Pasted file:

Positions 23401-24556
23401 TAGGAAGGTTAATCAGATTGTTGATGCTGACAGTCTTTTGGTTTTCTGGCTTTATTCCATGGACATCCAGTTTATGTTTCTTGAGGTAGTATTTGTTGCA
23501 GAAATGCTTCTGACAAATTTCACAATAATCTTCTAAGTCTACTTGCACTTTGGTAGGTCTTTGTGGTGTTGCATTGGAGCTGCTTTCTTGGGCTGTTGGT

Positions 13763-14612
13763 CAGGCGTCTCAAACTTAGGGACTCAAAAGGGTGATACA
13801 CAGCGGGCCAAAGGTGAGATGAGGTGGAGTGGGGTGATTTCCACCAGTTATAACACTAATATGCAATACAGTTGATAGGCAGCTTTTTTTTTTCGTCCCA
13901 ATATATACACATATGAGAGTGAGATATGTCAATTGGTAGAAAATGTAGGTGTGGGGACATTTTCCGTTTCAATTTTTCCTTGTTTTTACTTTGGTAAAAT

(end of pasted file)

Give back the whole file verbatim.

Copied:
Positions 23401-24556
23401 TAGGAAGGTTAATCAGATTGTTGATGCTGACAGTCTTTTGGTTTTCTGGCTTTATTCCATGGACATCCAGTTTATGTTTCTTGAGGTAGTATTTGTTGCA
23501 GAAATGCTTCTGACAAATTTCACAATAATCTTCTAAGTCTACTTGCACTTTGGTAGGTCTTTGTGGTGTTGCATTGGAGCTGCTTTCTTGGGCTGTTGGT

Positions 13763-14612
13763 CAGGCGTCTCAAACTTAGGGACTCAAAAGGGTGATACA
13801 CAGCGGGCCAAAGGTGAGATGAGGTGGAGTGGGGTGATTTCCACCAGTTATAACACTAATATGCAATACAGTTGATAGGCAGCTTTTTTTTTTCGTCCCA
13901 ATATATACACATATGAGAGTGAGATATGTCAATTGGTAGAAAATGTAGGTGTGGGGACATTTTCCGTTTCAATTTTTCCTTGTTTTTACTTTGGTAAAAT